New Britain, Old Planes
Rabaul in PNG is one of those remote, less-dived places but SAEED RASHID finds it very rewarding – not least for its surprising aircraft wrecks
Incredibly intact WW2 Japanese biplane.
UK DIVERS WANTING a diving holiday often end up in the Egyptian Red Sea, the Maldives or maybe Bali – amazing destinations. But what if you seek adventure off the beaten track? In an age in which international travel has become almost too easy, it’s harder to find such places, but there are still a few spots where few tourists dare to tread.
The Independent State of Papua New Guinea, or PNG, might just suit you. New Guinea, the world’s second-largest island, is split into a western half that forms the Indonesian provinces of Papua and West Papua, and an eastern half that is PNG.
Further east lie New Britain, New Ireland and the Admiralty Islands which, with some smaller islands, form the Bismarck Archipelago, all of which sit just above Australia.
Many of the wildlife documentaries about hidden tribes and amazing flora and fauna with which I grew up were filmed in PNG. It is one of the world’s most culturally diverse countries but also among the least explored, culturally and geographically.
It is known to have numerous groups of uncontacted peoples, and researchers believe there are as many undiscovered species of plants and animals in its interior. It also boasts more than 800 spoken languages, unparalleled in any other country.
I flew to Singapore, then boarded an Air Niugini flight to PNG’s capital, Port Moresby. So far no more than a flight to anywhere else in Asia, but I was carrying on to the far eastern edge of New Britain, almost on the same longitude as Brisbane in Australia.
After a long stopover I flew on to Rabaul for my first week of diving. It was only a 90-minute hop over dramatic mountains covered in thick jungle, broken by the occasional small village that would be completely cut off without its tiny airstrip. I could understand how some tribes remain hidden for years.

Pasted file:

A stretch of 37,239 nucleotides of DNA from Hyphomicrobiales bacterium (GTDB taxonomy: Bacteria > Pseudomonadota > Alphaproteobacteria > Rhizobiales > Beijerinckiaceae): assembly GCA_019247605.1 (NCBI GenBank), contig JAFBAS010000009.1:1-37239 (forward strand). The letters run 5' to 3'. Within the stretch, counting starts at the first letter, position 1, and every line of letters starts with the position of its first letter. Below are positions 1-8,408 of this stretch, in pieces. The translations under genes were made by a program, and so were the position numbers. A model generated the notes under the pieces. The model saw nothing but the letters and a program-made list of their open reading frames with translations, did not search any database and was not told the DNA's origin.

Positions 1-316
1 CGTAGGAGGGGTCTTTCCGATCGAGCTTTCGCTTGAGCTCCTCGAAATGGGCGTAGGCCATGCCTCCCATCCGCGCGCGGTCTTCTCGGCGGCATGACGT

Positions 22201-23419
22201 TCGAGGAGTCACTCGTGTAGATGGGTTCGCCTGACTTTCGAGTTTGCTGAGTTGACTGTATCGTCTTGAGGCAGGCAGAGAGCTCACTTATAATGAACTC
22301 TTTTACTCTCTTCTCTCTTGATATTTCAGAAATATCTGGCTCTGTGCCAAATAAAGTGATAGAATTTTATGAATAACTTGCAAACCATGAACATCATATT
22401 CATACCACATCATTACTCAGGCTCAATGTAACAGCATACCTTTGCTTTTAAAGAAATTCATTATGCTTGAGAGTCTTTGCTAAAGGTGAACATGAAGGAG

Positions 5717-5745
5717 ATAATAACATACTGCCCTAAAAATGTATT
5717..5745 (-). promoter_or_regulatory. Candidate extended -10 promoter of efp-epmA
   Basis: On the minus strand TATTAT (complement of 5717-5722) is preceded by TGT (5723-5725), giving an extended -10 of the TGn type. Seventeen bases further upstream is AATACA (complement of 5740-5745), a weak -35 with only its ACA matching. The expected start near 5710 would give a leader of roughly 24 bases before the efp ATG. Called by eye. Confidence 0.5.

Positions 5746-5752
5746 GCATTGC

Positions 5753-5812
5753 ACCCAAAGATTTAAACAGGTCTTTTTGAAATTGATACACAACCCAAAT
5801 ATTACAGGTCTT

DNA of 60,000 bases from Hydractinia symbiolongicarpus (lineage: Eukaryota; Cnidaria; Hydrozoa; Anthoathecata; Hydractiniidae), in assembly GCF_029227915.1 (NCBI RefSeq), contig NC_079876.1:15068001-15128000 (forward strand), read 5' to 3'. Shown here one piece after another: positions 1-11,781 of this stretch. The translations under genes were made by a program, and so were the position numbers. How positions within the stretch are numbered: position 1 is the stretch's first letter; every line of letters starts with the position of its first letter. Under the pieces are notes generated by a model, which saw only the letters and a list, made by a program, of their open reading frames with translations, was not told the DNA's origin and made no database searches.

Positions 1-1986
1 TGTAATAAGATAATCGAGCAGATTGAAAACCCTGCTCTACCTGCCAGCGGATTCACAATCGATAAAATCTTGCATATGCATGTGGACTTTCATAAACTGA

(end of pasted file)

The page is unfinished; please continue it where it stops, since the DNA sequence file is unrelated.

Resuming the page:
Appeared in DIVER March 2019
RABAUL IS KNOWN as the town that was buried under a thick layer of ash after a volcanic eruption in 1994. It was also one of the main Japanese WW2 Pacific bases. The Japanese had captured the port from the Australians, considering it strategically valuable because of its proximity to the Caroline Islands, site of their naval base on Truk – a perfect staging post to invade the rest of New Guinea and, ultimately, Australia.
Japanese forces quickly entrenched themselves in fortified tunnels and bunkers. Later in the war the Allies decided that a full-on attack to recover Rabaul was too risky, and instead carried out bombing raids that sank many ships.
But by the end of the war there was still a sizeable Japanese garrison at Rabaul, and large quantities of equipment were subsequently abandoned.
It took the Allies more than two years to repatriate the captured Japanese soldiers, and clean-up efforts continued into late 1950s. Ships, aircraft and weapons remain in the area, and locals told me that they were still finding old tunnels, equipment and munitions in the surrounding jungle.
Some local museums seem to be little more than junkyards for such relics.
AFTER A JOURNEY of almost 40 hours from the UK, my first day at Rapopo Plantation Resort was a bit of a blur, but I was welcomed with icy coconut water, staff serenading me and of course a flower garland.
The resort lies on the southern outskirts of Rabaul. The area sees few tourists, so there are few places to stay.